Thursday, September 11, 2008
Yes, I'm serving jury duty today. And given the date, fulfilling civic obligation feels like an appropriate use of my time. (By coincidence, my husband reported for service 7 years ago today in this building. He was told by the guard there wasn't jury duty that day. "Why not?" he wondered. "You must be the only guy in New York who doesn't know," hooted the guard. To which my husband, a lawyer, undaunted, returned: "Hey, Mac. I just got off the subway. They don't give news updates on the Number Six.")
In fact, jury duty in Manhattan is far less onerous than it used to be. Jurors commit to two days instead of two weeks which used to be required. Plus, free handouts! A dandy guide to restaurants in the area and a 26 page booklet (also available online) that tells you everything you need to know about serving. Except:
1. Check the exact address on your summons. There are multiple courts and if you're cavalier about noting the street number, as I was, thinking that of course you know where the City Court is, you could end up in the wrong building, blocks away from where you're supposed to be.
2. Don't bring a camera. "Photographic equipment" (except for cameraphones) has been banned from court buildings since 2001. I did, in fact, bring a camera today. Which somehow made it through body check and the x-ray machine. Which is why I'm writing to you at lunchtime instead of exploring restaurants in the area, not wanting to risk smuggling my contraband Leica past guards again.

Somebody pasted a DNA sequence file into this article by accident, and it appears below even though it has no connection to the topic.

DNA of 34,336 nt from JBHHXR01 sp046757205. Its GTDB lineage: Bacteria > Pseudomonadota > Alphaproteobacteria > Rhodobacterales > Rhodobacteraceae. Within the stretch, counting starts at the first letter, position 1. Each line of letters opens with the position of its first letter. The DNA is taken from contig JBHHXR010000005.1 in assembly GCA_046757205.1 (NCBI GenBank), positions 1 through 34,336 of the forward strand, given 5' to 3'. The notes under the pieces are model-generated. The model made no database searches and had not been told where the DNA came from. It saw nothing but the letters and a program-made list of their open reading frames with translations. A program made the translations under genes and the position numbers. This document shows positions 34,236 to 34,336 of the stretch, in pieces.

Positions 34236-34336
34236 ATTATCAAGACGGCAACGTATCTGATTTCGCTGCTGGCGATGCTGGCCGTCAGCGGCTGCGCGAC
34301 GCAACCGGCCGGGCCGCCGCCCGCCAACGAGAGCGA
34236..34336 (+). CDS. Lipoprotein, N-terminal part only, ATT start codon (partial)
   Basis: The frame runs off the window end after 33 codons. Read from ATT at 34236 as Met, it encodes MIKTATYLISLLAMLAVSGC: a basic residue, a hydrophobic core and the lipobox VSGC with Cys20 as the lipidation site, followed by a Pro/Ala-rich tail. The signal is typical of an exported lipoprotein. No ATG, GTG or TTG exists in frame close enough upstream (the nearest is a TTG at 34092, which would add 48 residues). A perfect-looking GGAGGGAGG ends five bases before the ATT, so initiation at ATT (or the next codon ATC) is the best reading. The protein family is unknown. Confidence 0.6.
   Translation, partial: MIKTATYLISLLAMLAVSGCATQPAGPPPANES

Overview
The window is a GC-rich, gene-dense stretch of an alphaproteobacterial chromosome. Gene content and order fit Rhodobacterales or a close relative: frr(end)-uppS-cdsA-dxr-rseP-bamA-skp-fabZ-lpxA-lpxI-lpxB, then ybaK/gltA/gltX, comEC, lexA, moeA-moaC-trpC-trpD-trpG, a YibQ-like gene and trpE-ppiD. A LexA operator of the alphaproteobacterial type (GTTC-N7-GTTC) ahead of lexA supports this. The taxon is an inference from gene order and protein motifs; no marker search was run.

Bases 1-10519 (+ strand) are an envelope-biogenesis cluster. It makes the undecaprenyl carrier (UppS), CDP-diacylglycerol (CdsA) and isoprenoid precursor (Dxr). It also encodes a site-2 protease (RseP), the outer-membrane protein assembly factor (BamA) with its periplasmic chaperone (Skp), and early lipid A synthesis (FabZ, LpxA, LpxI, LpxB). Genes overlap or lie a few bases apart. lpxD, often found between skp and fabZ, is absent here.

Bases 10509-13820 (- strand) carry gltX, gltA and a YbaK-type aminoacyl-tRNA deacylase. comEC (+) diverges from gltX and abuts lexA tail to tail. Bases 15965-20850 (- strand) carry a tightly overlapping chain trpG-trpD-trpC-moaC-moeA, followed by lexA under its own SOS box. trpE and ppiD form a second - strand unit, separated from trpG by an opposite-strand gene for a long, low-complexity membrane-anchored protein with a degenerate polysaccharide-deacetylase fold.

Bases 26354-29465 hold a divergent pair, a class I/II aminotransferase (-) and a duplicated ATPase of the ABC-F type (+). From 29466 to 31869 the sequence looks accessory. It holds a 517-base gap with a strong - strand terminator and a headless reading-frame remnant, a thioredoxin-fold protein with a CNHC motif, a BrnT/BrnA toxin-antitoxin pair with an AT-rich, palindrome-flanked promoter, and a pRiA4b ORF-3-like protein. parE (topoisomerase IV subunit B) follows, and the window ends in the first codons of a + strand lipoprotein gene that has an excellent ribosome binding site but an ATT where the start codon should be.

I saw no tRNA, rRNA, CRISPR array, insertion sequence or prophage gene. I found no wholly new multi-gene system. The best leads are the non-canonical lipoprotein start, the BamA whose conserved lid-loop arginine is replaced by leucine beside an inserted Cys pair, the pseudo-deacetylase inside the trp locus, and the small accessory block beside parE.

3. Be early. If your call is for 8:45, be there before 9 if you want to get a seat within plugging distance of a power outlet. (Thanks to your tax dollars, NYC courts are now equipped with relatively-reliable wireless.) 300 jurors, 15 power outlets--only 10 of which are in working order.
4. If you don't care about power outlets (say, if you're Amish) don't worry too much about being late. One woman breezed in at 10:30 and, though they gave her a hard time, they still let her sign in, allowing her to fulfill her civic duty and qualify for a full day's pay--$40.
5. Bring plenty of riveting reading material. Especially if you don't get a seat by an outlet. I've been here five hours, most of which has been spent sitting in the same red leatherette chair. Unless you need the downtime to catch up on your sleep. As the man behind me, a snorer, is doing, much to the annoyance of upright citizens around him.
6. Just tried to post this and discovered Another Very Important Fact: free WiFi here won't allow you to post. You can surf blogs and wordpresses but a mask header prevents you from being able to sign in to a site. Proxy browsers don't work either. Guess I'll have to wait to update you on the scintillating goings on here. Like the reading preferences of a woman in the next row who appears to be wearing a hat made of tinfoil. (Sue Grafton.)